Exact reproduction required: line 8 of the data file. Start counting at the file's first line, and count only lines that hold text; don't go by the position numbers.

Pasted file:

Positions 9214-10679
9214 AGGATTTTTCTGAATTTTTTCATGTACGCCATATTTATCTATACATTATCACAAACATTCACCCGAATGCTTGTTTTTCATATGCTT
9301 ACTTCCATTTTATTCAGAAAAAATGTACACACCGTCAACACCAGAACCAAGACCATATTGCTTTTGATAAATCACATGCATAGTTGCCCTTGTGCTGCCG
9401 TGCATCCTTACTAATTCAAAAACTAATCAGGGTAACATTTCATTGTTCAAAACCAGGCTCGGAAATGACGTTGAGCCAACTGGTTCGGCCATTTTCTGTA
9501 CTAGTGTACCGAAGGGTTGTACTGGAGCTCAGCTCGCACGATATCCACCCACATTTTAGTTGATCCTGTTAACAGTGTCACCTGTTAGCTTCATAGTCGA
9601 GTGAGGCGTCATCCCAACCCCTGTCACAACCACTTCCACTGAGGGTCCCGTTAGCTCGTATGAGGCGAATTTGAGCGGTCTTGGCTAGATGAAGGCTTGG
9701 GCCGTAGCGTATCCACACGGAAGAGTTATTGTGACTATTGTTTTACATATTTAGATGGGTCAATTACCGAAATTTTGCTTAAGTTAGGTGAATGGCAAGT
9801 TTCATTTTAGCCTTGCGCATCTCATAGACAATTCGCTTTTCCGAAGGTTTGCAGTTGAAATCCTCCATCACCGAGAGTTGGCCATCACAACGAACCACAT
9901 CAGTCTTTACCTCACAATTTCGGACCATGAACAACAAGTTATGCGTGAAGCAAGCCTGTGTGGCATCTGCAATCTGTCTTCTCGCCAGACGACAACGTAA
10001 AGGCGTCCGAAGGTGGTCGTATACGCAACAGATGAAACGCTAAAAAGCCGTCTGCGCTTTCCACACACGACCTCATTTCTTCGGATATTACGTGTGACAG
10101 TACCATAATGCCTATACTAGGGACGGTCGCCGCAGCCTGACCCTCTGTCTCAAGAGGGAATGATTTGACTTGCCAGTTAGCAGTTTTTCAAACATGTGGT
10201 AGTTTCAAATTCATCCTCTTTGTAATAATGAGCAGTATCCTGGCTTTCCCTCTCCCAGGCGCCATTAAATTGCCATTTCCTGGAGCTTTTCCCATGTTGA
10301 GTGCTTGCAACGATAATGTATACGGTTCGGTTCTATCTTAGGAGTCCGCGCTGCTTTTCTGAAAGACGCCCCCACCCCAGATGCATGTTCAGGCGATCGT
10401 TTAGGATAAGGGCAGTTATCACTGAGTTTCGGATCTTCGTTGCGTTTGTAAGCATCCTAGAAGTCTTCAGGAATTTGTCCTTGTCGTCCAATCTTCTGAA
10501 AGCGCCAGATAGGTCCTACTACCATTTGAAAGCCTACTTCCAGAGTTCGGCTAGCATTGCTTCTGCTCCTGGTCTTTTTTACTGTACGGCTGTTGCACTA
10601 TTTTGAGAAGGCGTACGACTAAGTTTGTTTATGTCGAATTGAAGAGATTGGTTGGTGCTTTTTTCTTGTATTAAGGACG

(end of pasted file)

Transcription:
9801 TTCATTTTAGCCTTGCGCATCTCATAGACAATTCGCTTTTCCGAAGGTTTGCAGTTGAAATCCTCCATCACCGAGAGTTGGCCATCACAACGAACCACAT